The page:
Pinnacles National Park is a gem hidden in plain sight. It’s one of the youngest National Parks in the system–having been promoted to NP status in 2013–yet many of the trails date back over a hundred years. Back then Schuyler Hain — the “Father of Pinnacles” led tours up Bear Valley to the caves. He spoke out in support of preserving Pinnacles, and in 1908, President Theodore Roosevelt established Pinnacles as a National Monument.
We began our out-and-back hike at the Peaks View trailhead, hiking a short distance on the Bench Trail before heading up the woodsy Bear Gulch Trail and eventually ascending to the Condor Gulch Overlook.
Getting to Pinnacles National Park
To say that Pinnacles National Park is off the beaten path would be an understatement. It over an hour away from any major freeway, and I was happy that it’s not surrounded by development (yet). Heading from San Francisco it’s a pleasant drive down Highway 101, then south on Highway 25. We stopped to pickup some lunch in Hollister, and made our way to the park.
Getting to Pinnacles from Los Angeles is another matter. It’s about 80 miles to Interstate 5 with very little civilization inbetween, so be sure you’ve fueled up before heading to the park. Driving home to LA was about 260 miles and 4-1/2 hours driving time. The Road Less Traveled? We found it. Beautiful back roads that most folks never see as they speed up the Central Valley.
Note that there is a eastern entrance and a western entrance to Pinnacles NP — and never the twain shall meet. For this hike, you should enter the park from the east.
Look up turn-by-turn driving directions to the eastern entrance here on Google Maps.
Hiking to the Condor Gulch Overlook
Many people drive back to Bear Gulch where there is a seasonal visitor center and some trailhead parking. On the day after Thanksgiving, the lot was full, and we had to park closer to the entrance. My initial disappointment at having to adjust our plan quickly turned into delight. The relatively level Bench Trail provides stunning views of the peaks as in wanders beside the dry (in November) Chalone Creek.
We followed this to the first of many bridges we would cross as we wound our way up the Bear Gulch Trail.
Bear Gulch was incredibly scenic. A narrow canyon with steep walls and a small creek, it felt very much like fall with crunchy leaves and cool air. There were a few small waterfalls in late November, but other sections of the creek had dried up completely. In springtime it would be amazing.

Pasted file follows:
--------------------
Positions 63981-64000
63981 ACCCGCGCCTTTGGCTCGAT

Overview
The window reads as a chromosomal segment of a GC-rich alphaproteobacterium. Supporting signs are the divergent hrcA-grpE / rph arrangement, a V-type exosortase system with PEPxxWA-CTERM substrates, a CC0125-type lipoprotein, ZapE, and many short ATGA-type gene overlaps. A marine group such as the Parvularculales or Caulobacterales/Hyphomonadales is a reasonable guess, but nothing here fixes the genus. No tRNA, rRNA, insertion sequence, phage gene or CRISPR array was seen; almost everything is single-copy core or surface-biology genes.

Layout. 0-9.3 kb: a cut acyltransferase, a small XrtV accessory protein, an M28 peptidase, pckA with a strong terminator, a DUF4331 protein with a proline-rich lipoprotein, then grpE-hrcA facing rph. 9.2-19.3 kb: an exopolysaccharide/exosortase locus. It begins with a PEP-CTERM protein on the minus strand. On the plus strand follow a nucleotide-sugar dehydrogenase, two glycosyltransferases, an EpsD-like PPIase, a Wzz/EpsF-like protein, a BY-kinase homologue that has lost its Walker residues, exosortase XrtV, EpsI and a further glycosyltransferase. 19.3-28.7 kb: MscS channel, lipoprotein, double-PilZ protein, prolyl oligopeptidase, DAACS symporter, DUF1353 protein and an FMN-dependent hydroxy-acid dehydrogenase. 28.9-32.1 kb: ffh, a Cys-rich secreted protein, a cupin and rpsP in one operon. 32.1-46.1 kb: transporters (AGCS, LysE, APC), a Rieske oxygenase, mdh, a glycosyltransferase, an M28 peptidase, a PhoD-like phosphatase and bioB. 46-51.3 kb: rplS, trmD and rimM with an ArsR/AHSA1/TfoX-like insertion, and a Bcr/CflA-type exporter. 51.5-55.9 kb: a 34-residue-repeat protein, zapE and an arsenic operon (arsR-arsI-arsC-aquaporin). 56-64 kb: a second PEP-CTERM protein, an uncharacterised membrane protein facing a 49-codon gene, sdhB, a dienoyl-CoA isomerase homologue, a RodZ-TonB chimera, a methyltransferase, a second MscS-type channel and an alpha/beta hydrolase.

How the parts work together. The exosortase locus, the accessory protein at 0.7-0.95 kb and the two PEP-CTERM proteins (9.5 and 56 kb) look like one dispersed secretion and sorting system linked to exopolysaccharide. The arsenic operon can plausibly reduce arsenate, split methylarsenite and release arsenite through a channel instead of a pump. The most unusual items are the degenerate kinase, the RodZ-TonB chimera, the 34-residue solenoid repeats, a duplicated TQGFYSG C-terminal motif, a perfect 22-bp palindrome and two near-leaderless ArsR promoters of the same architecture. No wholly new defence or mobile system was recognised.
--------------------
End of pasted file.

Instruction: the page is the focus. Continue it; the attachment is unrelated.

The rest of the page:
At 1.4 miles we reached the the parking area at Bear Gulch, where you’ll find a number of park buildings including a seasonal visitor center and a parking lot. There are restroom facilities immediately across from the parking, and the Condor Gulch Trail begins just north of there. Follow the signs up… up… and up. You’ll be climbing steadily from here to the overlook, gaining about 760 feet in just under a mile.
At the 2.7 mile mark (or about 1 mile from the Bear Gulch parking area), we reached the Condor Gulch Overlook. The overlook provides a great view back down through Condor Gulch. You can see where the water has carved out depressions in the volcanic rock, and after a storm this would be alive with waterfalls.
The Overlook would be our turnaround point for this short out-and-back hike. We soaked in the views and appreciated the fact that our mostly uphill climb was going to be an easy downhill jaunt back to the trailhead.
I took a few moments to capture some macros of the lichen with my iPhone and my Olloclip.
Joan and I loved Pinnacles National Park, and next time will camp here so we have more time to hike and explore. We will return to hike the High Peaks Trail, and visit the caves (not always open due to the mating season for the bats).
Pinnacles NP is fairly small compared to the “big” National Parks and even though it was busy on the holiday weekend, it didn’t feel crowded. It’s off the beaten path, and that no doubt contributes to the smaller “feel” of the park. I liked that.
Condor Gulch Overlook Trail Map
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Pinnacles National Park Tips
- Get there before 10am on busy days (any holiday weekend). This is a no-brainer at most National Parks, but I had never been to Pinnacles before and wasn’t sure what to expect. As it turns out, the parking nearest the caves in Bear Gulch is pretty limited and fills up quickly.
- This place gets hot and dry in the summer. Bring more water than you think you’ll need.
- Pinnacles is an outstanding deal as far as National Parks go. It’s only $5 to get in, and the pass is good for seven days.